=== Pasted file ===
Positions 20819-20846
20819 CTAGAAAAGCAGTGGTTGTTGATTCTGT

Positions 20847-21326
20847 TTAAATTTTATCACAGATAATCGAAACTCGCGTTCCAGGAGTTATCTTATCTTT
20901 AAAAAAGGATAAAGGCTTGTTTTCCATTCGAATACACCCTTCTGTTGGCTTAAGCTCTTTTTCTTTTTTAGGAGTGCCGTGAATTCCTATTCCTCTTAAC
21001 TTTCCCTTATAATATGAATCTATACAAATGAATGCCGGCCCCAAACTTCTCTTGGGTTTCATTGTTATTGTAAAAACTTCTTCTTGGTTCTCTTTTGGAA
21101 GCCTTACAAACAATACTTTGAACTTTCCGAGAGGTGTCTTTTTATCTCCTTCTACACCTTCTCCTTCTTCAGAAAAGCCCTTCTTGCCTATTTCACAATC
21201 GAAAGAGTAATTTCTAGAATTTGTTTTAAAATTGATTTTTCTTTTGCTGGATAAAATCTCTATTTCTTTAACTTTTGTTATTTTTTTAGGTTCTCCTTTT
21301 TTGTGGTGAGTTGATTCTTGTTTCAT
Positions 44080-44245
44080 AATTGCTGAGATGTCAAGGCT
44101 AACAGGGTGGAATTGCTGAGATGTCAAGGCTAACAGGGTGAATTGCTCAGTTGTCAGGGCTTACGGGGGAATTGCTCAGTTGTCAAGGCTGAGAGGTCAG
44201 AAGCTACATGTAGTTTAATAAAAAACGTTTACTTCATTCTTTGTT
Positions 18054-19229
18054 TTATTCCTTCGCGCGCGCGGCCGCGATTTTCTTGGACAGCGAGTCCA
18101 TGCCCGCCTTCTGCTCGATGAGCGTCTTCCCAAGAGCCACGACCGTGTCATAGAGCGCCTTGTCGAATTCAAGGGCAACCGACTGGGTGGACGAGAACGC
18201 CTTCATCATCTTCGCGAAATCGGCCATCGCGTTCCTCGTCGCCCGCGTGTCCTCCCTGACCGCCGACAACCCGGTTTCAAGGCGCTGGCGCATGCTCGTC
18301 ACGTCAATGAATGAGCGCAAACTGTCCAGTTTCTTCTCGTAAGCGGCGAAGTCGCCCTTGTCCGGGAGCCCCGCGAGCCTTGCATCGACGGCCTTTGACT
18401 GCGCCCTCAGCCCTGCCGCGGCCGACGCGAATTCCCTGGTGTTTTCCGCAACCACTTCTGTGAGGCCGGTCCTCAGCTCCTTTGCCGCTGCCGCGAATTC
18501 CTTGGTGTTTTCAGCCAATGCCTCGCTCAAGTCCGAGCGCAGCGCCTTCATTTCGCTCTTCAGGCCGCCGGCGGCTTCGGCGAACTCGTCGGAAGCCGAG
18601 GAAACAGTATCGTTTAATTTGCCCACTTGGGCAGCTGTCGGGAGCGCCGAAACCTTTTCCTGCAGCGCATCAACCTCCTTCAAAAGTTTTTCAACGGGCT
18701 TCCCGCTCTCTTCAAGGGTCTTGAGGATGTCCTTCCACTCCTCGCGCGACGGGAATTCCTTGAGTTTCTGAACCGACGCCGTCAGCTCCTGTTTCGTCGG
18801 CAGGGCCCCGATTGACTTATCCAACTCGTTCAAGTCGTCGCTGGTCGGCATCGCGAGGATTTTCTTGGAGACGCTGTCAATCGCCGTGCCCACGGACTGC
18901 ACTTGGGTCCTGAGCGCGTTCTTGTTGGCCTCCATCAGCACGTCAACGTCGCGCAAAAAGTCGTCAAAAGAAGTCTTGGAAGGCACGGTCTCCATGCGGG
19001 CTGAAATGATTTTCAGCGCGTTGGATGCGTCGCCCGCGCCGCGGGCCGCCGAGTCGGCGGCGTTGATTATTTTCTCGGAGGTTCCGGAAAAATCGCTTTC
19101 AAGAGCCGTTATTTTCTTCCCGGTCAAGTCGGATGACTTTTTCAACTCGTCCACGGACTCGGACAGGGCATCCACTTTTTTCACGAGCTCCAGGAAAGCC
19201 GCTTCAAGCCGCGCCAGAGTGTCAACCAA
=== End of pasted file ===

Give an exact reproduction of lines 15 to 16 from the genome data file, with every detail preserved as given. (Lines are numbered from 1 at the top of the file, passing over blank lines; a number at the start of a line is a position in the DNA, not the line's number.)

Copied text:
18054 TTATTCCTTCGCGCGCGCGGCCGCGATTTTCTTGGACAGCGAGTCCA
18101 TGCCCGCCTTCTGCTCGATGAGCGTCTTCCCAAGAGCCACGACCGTGTCATAGAGCGCCTTGTCGAATTCAAGGGCAACCGACTGGGTGGACGAGAACGC